1. General Guidelines

All submitted manuscripts should be written based on original research.

Click the sub-menu of REGISTER, fill out the registration form, and please register as author in order to submit your manuscript. Registering to the site will also allow authors to be reviewer and reader.

Once you are registered as author, log in to the website and follow the step-by-step submission processes:

Start a new submission > upload submission > enter metadata > upload supplementary files > confirmation

Note: A short CV, not more than 80 words, of all contributors or authors should be submitted as a supplementary file. The CV should contain the author’s position, fields of interest, research areas, and activities.

EDUTEC does not charge any article processing charges and submission fees.

All manuscripts submitted to International Journal of Education are automatically screened for plagiarism before going through the review process, and the Journal has a zero plagiarism policy. 

2. Manuscript Preparation Guidelines

Starting from 2019, the articles published in International Journal of Education will strictly follow the format of IMRAD (Introduction, Method, Results and Discussion). The section of "Literature Review" will be omitted and the review of related literature should be integrated into the "Introduction" section.

Please download the article template for detail instructions on how to format the manuscript.

Below are the guidelines for the manuscript:

2.1. Abstract

The abstract must indicate the importance of the topic or background and the purpose of the study, and it should summarize the methodology or approach, findings (for qualitative research) or results (for quantitative research), and implications. It should be kept as briefly as possible, not exceeding 300 words. The abstract should be accompanied with 3-8 keywords written in alphabetical order.

2.2. Introduction

The introduction should consist of the background of the study, research contexts, state of the art, research gap, and research objective. It should be presented in the forms of paragraphs, not pointers, with the proportion of 15-20% of the whole article length.

2.4. Method

The method section consists of description concerning the research design, data sources, data collection, and data analysis with the proportion of  10-15% of the total article length, all presented in the form of paragraphs.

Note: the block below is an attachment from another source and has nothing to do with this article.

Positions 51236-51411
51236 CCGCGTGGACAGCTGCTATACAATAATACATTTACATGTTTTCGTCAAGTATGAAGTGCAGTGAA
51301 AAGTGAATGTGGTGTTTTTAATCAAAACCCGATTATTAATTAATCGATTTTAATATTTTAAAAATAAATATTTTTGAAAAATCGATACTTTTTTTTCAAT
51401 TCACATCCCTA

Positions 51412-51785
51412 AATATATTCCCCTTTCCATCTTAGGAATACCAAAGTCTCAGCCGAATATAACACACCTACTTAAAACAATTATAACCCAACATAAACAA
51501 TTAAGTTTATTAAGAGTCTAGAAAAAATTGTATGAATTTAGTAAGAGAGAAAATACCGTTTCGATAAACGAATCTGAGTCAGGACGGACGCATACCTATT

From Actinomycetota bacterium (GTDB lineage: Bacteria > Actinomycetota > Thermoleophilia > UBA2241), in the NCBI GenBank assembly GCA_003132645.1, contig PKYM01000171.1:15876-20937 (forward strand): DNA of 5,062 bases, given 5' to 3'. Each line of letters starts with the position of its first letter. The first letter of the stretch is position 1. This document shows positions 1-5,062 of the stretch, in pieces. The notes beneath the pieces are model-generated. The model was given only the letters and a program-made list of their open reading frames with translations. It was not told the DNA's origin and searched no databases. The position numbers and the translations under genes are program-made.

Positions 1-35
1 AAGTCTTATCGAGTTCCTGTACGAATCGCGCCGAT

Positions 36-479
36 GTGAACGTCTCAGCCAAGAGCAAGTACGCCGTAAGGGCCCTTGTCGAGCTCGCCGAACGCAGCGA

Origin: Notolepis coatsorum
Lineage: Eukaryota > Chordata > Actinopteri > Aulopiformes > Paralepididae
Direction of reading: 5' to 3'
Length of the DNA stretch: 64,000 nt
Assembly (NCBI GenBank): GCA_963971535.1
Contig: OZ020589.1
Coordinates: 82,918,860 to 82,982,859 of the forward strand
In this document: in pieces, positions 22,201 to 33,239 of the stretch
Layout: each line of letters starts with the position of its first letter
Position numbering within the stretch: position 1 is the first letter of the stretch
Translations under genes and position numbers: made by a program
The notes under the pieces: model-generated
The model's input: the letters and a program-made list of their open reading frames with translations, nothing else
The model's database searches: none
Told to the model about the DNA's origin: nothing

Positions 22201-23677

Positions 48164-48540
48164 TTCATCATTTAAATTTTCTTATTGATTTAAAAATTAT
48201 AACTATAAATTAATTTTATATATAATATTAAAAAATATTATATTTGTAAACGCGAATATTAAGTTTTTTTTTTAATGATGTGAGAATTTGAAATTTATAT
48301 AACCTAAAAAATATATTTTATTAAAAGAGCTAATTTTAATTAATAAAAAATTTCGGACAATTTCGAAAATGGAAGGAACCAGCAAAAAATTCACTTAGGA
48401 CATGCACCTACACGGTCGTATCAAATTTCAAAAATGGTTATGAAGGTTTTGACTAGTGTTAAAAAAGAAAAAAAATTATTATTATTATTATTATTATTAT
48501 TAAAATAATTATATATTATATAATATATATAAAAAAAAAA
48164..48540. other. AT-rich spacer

2.5. Findings/Results and Discussion

The findings (for qualitative research)/results (for quantitative research) and discussion section consist of description of the results of the data analysis to answer the research question(s) and their meanings seen from current theories and references of the area addressed. The proportion of this section is 40-60% of the total article length.

2.6. Conclusions

The conclusion section consists of the summary, restatement, comment or evaluation of the main findings.

2.7. References

Every source cited in the body of the article should appear in the references, and all sources appearing in the references should be cited in the body of the article.

The sources cited should at least 80% come from journal articles published in the last 10 years. The sources cited are primary sources in the forms of journal articles, books, and research reports, including theses and dissertations.

Citation is done using brackets (last name and year of publication). When the sources are cited verbatim, page number is included (p. 78 or pp. 78-89).

Quotation and references follow American Political Science Association (APSA) style in the following examples:

Bergmann, P. G. 1993. Relativity. In The New Encyclopedia Britannica (Vol. 26, pp. 501-508). Chicago, IL: Encyclopedia Britannica.

Bruckman, A. 1997. MOOSE Crossing: Construction, community, and learning in a networked virtual world for kids (Doctoral dissertation, Massachusetts Institute of Technology). Retrieved from http://www-static.cc.gatech.edu/~asb/thesis

Costner, K. (Director), & Blake, M. (Writer). 1990. Dances with wolves [Motion picture]. United States: Majestic Film/Tig Productions.

Cox, C. 1999. Teaching language arts: A student-and response-centered classroom (3th ed.). Needam Heights, MA: Allyn & Bacon.

Cramond, B. 2007. Enriching the brain? Probably not for psychologists [Review of the book Enriching the brain: How to maximize every learner’s potential]. PsycCRITIQUES, 52(4), Article 2. Retrieved from http://www.apa.org/psyccritiques/

Dorland’s illustrated medical dictionary (29th ed.). 2000. Philadelphia: Saunders.

Hunston, S. & Oakey, D. 2010. Introducing applied linguistics: Concepts and skills. New York, NY: Routledge.

Johnson, L., Lewis, K., Peters, M., Harris, Y., Moreton, G., Morgan, B. et al. (2005). How far is far? London: McMillan.

Kassover,A. 1987. Treatment of abusive males: Voluntary vs. court-mandated referrals (Unpublished doctoral dissertation). Nova University, Fort Lauderdale, FL. 

Novianti, N. 2016. English literature teaching: An Indonesian context. Indonesian Journal of Applied Linguistics, 6(1), 42-49. DOI: http://dx.doi.org/10.17509/ijal.v6i1.2660

Palmer, R. (in press). A third way: online labs integrated with print materials. Indonesian Journal of Applied Linguistics.

Schnase, J. L., & Cunnius, E. L. (Eds.). 1995. Proceedings from CSCL '95: The First International Conference on Computer Support for Collaborative Learning. Mahwah, NJ: Erlbaum.

Sklair, L. 2010. Iconic architecture and the culture-ideology of consumerism. Theory Culture Society, 27(135), 135-159. DOI: 10.1177/0263276410374634.